Boise Police Department
News Release

Michael F. Masterson
Chief of Police


Contact: Lynn Hightower
Communications Director
570-6180

FOR IMMEDIATE RELEASE

Thursday, July 01, 2010

Boise PD to Assist Boise County in Traffic Safety Patrols

07-01-10 Boise PD to Assist Boise County in Traffic Safety Patrols

Special enforcement starts today!

    Boise, July 1, 2010 - Beginning today and running throughout the summer, Boise Police motors officers will join deputies with the Boise County Sheriff's Office in increasing patrols targeting aggressive or impaired driving on Boise County highways.

    Keeping summer travelers safe is the goal behind the extra traffic enforcement. Officers and deputies are specifically concerned about aggressive driving by motorcycle riders, a problem Boise County deputies and residents tell Boise Police is increasing.

     "Boise County deputies came to us and said this is a traffic safety problem that they're very concerned about, especially as summer travel starts to pick up," said Sgt. Kyle Christensen of the Boise Police Motors Unit.    

    "The summer brings more motorcycle riders in Boise County. The deputies are concerned about speeding, drunk driving and other behaviors that could put all summer travelers at risk. BPD does a lot of special patrols focusing on highway safety, so they asked us to help and we said, sure. We know a lot of travelers using those mountain highways come from Boise. If we can help keep them safe, we will"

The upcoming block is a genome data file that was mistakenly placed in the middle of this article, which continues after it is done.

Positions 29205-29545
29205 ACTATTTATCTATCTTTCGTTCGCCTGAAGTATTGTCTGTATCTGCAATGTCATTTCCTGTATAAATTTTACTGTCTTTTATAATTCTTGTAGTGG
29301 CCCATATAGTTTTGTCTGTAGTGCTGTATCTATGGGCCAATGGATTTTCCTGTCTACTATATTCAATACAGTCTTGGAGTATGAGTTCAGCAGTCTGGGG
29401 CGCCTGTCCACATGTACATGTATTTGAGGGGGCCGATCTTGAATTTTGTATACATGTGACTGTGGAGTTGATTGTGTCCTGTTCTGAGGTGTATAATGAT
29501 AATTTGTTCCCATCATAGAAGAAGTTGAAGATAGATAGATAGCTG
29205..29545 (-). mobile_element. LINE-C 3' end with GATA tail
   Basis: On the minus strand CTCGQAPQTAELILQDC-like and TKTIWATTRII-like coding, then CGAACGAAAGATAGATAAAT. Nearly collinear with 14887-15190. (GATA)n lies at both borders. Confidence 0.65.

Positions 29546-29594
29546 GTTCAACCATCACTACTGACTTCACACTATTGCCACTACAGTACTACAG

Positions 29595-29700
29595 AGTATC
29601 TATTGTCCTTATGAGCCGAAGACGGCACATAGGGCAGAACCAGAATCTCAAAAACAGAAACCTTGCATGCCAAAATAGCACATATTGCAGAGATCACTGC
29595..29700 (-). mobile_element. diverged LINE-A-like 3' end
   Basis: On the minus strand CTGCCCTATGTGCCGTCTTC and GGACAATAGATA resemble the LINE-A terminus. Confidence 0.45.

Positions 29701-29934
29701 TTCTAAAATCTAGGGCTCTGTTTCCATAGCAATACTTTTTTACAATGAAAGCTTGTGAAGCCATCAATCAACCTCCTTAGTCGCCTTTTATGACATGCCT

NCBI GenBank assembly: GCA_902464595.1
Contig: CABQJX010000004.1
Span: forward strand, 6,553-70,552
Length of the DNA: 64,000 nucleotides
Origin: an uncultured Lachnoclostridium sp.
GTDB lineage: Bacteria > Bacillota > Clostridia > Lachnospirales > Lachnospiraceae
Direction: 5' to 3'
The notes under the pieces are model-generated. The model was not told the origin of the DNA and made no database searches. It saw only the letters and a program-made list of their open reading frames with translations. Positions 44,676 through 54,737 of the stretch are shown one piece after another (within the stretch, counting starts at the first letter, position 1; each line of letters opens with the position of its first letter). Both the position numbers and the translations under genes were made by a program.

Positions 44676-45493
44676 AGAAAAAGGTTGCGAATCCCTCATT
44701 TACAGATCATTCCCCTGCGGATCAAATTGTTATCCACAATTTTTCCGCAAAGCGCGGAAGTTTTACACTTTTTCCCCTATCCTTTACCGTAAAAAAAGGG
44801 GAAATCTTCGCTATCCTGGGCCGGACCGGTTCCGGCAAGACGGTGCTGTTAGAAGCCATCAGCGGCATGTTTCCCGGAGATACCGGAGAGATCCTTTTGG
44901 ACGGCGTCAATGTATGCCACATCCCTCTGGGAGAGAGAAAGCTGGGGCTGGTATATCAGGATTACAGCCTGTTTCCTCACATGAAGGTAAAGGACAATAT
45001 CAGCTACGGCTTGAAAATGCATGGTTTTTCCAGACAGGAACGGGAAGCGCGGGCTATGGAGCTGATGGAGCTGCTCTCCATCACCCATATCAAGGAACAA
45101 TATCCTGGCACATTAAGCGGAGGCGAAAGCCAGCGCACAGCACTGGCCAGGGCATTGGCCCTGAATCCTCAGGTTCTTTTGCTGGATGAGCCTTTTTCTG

Boise City's assistance in Boise County is being paid for by a grant from the Idaho Transportation Department's Office of Highway Operations and Safety.

    The Boise City patrols in Boise County will not take away any officers regularly scheduled to be on patrol on Boise City streets. The BPD officers assisting in Boise County will be working extra, overtime hours paid for by the state traffic safety grant money, similar to other ITD supported special traffic patrols targeting seat belts and aggressive driving.

    "In the summer, many new riders are hitting the street and most have no training", said Cecilia Arritola, motorcycle safety coordinator with ITD's Office of Highway Operations and Safety.

    "Riding a motorcycle requires balance, judgment and quick reactions. Alcohol slows or dulls these skills in riders," Arritola said. "Mix in aggressive riding behaviors such as; speeding, tailgating, and weaving in and out of traffic, and you're going to crash."

    In 2009, 24 percent of fatal motorcycle crashes involved impaired motorcyclists.   Statistically, 52 percent of the fatalities were single vehicle accidents with no other cars involved. This percentage has increased significantly the last two years.